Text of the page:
On the first few generations of Flyboards, the rider’s feet were mounted to a single board and could not tilt independently, in order to turn a board, it required twisting the body and lifting one leg to tilt the board off axis in combination. When we first introduced the Jetblade with independent feet in July of 2014, Frank Zapata put forth the myth of the “spontaneous death spiral”, saying that individual foot freedom can only come at “a dangerous cost”. He had naturally “tried this the very first week” and found it far too dangerous. He elaborated that the rider’s feet would be overpowered by the jets and the rider would be unable to control the board resulting in the board spinning out of control. “Broken ankles from overflexion would surely be the result” and of course riders being injured. This was and is, of course, nonsense, there are zero leveraging forces on your ankles and the nature of the board and of all hydro sports is that the forces push on you and move you, not twist you into pieces. Many fellow Flyboarders bought into and spread this meme and it became the reason to explain why they did not have the feature. X spent a good deal of energy in the first year setting the record straight and engaging with otherwise intelligent people on why theory held no merit and was fiction. Thousands of people in the real world took their first lessons on Jetblades and flew, little kids flew, older people flew, everyone was able to move and fly freely with no “complications”. Ben Merrell was killing it with adding axial spirals to his tricks and yet the discussion still turned to how difficult it must be. Yet the word spread, the Jetblade could do things no other board could do at the time.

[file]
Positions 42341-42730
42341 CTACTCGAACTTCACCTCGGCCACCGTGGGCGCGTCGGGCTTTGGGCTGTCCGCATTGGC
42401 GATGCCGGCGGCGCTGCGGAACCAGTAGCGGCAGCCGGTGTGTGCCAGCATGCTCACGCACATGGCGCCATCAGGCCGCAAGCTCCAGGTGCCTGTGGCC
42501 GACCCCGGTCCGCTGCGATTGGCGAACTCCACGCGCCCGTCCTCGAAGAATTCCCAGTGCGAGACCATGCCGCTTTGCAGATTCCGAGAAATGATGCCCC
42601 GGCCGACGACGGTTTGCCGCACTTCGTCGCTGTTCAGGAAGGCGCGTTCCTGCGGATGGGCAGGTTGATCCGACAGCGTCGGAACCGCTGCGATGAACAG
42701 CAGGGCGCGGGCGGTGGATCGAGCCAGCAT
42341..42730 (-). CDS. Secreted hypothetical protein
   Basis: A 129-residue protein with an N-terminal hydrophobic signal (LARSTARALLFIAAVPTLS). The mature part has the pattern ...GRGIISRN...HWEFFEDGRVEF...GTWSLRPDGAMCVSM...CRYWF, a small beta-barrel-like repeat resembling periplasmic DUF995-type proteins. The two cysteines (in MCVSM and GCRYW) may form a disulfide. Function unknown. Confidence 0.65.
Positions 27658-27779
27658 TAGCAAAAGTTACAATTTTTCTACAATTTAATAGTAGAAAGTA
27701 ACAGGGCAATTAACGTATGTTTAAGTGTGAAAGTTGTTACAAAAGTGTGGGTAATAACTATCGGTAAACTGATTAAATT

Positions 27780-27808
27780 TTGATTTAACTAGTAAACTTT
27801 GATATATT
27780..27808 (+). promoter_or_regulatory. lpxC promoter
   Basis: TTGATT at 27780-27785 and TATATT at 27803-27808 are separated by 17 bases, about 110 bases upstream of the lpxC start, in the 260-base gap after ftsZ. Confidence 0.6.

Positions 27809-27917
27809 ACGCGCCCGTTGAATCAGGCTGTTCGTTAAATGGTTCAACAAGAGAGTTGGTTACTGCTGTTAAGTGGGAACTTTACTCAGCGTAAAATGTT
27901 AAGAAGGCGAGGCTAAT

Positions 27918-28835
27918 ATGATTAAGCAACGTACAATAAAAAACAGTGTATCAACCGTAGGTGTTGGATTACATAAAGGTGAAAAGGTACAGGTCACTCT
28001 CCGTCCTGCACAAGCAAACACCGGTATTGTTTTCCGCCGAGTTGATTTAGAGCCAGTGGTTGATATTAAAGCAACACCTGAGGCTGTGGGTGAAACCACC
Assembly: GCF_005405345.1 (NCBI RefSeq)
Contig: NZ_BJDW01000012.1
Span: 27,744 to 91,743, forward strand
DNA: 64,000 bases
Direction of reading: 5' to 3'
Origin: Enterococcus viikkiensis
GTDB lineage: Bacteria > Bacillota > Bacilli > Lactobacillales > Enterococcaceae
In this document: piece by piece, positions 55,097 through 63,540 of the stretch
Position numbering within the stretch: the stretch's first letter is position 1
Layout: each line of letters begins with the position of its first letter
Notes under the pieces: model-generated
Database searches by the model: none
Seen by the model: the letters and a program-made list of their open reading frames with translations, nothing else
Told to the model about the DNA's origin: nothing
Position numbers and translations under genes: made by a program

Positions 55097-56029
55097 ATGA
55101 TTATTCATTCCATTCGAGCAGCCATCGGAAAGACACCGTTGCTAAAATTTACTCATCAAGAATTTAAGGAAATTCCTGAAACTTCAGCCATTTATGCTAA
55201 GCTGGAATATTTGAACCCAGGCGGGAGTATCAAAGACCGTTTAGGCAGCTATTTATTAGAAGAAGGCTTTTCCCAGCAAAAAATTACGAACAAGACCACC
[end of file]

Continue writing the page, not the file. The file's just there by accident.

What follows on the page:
Doubling down and risking it to maintain the hyperbole, the over-reaction.
In order to maintain this dramatic stance, Frank instructed his product engineering company to come up with a solution to back him up on this non existent problem. Using heavy springs and pins and axles and stops, Zapata Racing’s design company’s designers fabricated a complicated contraption that “protected” the rider from these non existent forces. To make matters worse, in order to compensate for being behind the eight ball in development, the directive was given to make the board out of plastic. The idea being that ZR could “kill” the competition in price and be able to drive others out of the market. Sadly, as with all things complicated, this only ended up making more and more problems once the board started to be used and tested in the real world. Pins bent, plastic nozzles broke, springs required two people to change, pins unscrewed and fell out. More recently however, the very same fictional problem of the “death spiral” that was spread as a rumor, became a reality on the new plastic flyboard, aka the “Pro Series Flyboard 2015”. Due to the soft character of the injected plastic top deck and all of the forces working on the springs and pins under the board, the two twisting decks actually can become locked against each other in the twisted position, leaving the rider helpless in mid-air to change the angle from maximum twist. A continuous spiralling force is exerted on the rider until he inevitably and nearly instantaneously impacts the water. So was it a dick move to make up a story about people getting hurt and killed the Jetblade? Probably. Should the “spontaneous death spiral” get renamed the “karmic death spiral”? Absolutely. Have they addressed the problem? Attention has been turned to the next “big thing” and the Flyboard Pro Series continues to be sold with springs and blocks and dozens of unnecessary parts.
Is it a good design? Categorically no.